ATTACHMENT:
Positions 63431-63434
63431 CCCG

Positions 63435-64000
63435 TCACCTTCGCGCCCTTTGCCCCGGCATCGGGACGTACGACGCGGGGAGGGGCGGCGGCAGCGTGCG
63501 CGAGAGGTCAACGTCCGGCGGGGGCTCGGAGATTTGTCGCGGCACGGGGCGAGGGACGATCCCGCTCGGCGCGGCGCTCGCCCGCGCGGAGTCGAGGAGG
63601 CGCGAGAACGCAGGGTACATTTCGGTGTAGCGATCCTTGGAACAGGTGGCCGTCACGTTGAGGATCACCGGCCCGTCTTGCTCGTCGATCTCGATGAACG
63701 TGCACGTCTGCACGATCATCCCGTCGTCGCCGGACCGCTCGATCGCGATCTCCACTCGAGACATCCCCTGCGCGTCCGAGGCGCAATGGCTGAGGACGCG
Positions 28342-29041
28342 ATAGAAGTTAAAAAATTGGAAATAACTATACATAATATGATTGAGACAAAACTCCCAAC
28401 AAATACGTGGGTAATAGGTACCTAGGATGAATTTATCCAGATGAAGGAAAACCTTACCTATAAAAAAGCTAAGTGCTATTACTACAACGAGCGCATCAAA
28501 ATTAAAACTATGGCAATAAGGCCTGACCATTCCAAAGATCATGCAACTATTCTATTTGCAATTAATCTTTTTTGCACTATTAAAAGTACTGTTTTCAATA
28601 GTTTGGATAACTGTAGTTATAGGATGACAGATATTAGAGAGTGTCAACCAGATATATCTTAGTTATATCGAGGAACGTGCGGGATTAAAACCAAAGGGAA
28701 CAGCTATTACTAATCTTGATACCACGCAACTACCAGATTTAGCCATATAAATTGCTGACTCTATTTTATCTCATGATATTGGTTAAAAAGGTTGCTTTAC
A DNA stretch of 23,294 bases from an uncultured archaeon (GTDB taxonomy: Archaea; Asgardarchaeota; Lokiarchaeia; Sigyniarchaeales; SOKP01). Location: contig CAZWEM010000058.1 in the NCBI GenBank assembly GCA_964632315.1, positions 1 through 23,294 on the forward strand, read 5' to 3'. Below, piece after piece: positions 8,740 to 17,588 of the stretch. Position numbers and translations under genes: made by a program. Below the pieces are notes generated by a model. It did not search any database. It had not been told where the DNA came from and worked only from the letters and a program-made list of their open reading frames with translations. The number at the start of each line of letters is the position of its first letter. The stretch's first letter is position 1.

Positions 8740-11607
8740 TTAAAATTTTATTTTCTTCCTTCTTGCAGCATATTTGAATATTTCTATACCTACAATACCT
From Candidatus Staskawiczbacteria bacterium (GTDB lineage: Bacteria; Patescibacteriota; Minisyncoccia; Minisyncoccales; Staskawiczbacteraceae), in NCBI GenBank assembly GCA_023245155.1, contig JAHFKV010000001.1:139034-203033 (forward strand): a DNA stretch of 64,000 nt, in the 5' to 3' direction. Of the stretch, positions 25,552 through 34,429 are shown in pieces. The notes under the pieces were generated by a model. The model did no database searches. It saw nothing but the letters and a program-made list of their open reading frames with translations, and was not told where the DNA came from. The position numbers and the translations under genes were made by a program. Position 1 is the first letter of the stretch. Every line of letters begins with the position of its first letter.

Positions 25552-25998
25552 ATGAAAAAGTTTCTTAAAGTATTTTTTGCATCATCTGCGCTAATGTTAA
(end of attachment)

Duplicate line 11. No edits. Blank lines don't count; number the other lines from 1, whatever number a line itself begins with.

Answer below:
28501 ATTAAAACTATGGCAATAAGGCCTGACCATTCCAAAGATCATGCAACTATTCTATTTGCAATTAATCTTTTTTGCACTATTAAAAGTACTGTTTTCAATA